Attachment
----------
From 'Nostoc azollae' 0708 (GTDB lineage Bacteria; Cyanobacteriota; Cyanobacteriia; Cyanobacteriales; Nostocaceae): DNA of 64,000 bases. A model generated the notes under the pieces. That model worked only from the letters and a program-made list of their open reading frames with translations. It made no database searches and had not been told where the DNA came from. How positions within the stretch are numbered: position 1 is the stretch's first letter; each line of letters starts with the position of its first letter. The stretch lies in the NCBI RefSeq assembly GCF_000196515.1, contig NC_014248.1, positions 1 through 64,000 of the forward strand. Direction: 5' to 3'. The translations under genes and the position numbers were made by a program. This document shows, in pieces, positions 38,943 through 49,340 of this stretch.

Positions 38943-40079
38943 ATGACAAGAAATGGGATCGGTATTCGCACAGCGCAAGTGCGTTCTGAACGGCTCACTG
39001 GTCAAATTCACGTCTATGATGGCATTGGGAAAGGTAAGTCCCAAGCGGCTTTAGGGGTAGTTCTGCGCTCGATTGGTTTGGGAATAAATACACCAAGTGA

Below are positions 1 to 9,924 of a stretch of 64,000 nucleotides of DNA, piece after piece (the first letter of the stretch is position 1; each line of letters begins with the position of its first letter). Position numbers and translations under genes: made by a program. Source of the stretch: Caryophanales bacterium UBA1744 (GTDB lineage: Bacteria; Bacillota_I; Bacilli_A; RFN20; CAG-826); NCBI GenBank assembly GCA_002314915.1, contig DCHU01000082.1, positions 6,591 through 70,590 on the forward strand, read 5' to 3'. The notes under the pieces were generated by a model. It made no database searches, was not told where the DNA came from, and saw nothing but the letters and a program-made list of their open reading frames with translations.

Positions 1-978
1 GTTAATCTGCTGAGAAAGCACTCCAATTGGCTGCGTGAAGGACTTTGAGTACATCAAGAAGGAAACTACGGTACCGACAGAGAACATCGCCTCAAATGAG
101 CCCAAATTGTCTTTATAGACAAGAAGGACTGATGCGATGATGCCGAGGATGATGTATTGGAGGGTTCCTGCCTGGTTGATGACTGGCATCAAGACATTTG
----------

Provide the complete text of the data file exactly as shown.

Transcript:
From 'Nostoc azollae' 0708 (GTDB lineage Bacteria; Cyanobacteriota; Cyanobacteriia; Cyanobacteriales; Nostocaceae): DNA of 64,000 bases. A model generated the notes under the pieces. That model worked only from the letters and a program-made list of their open reading frames with translations. It made no database searches and had not been told where the DNA came from. How positions within the stretch are numbered: position 1 is the stretch's first letter; each line of letters starts with the position of its first letter. The stretch lies in the NCBI RefSeq assembly GCF_000196515.1, contig NC_014248.1, positions 1 through 64,000 of the forward strand. Direction: 5' to 3'. The translations under genes and the position numbers were made by a program. This document shows, in pieces, positions 38,943 through 49,340 of this stretch.

Positions 38943-40079
38943 ATGACAAGAAATGGGATCGGTATTCGCACAGCGCAAGTGCGTTCTGAACGGCTCACTG
39001 GTCAAATTCACGTCTATGATGGCATTGGGAAAGGTAAGTCCCAAGCGGCTTTAGGGGTAGTTCTGCGCTCGATTGGTTTGGGAATAAATACACCAAGTGA

Below are positions 1 to 9,924 of a stretch of 64,000 nucleotides of DNA, piece after piece (the first letter of the stretch is position 1; each line of letters begins with the position of its first letter). Position numbers and translations under genes: made by a program. Source of the stretch: Caryophanales bacterium UBA1744 (GTDB lineage: Bacteria; Bacillota_I; Bacilli_A; RFN20; CAG-826); NCBI GenBank assembly GCA_002314915.1, contig DCHU01000082.1, positions 6,591 through 70,590 on the forward strand, read 5' to 3'. The notes under the pieces were generated by a model. It made no database searches, was not told where the DNA came from, and saw nothing but the letters and a program-made list of their open reading frames with translations.

Positions 1-978
1 GTTAATCTGCTGAGAAAGCACTCCAATTGGCTGCGTGAAGGACTTTGAGTACATCAAGAAGGAAACTACGGTACCGACAGAGAACATCGCCTCAAATGAG
101 CCCAAATTGTCTTTATAGACAAGAAGGACTGATGCGATGATGCCGAGGATGATGTATTGGAGGGTTCCTGCCTGGTTGATGACTGGCATCAAGACATTTG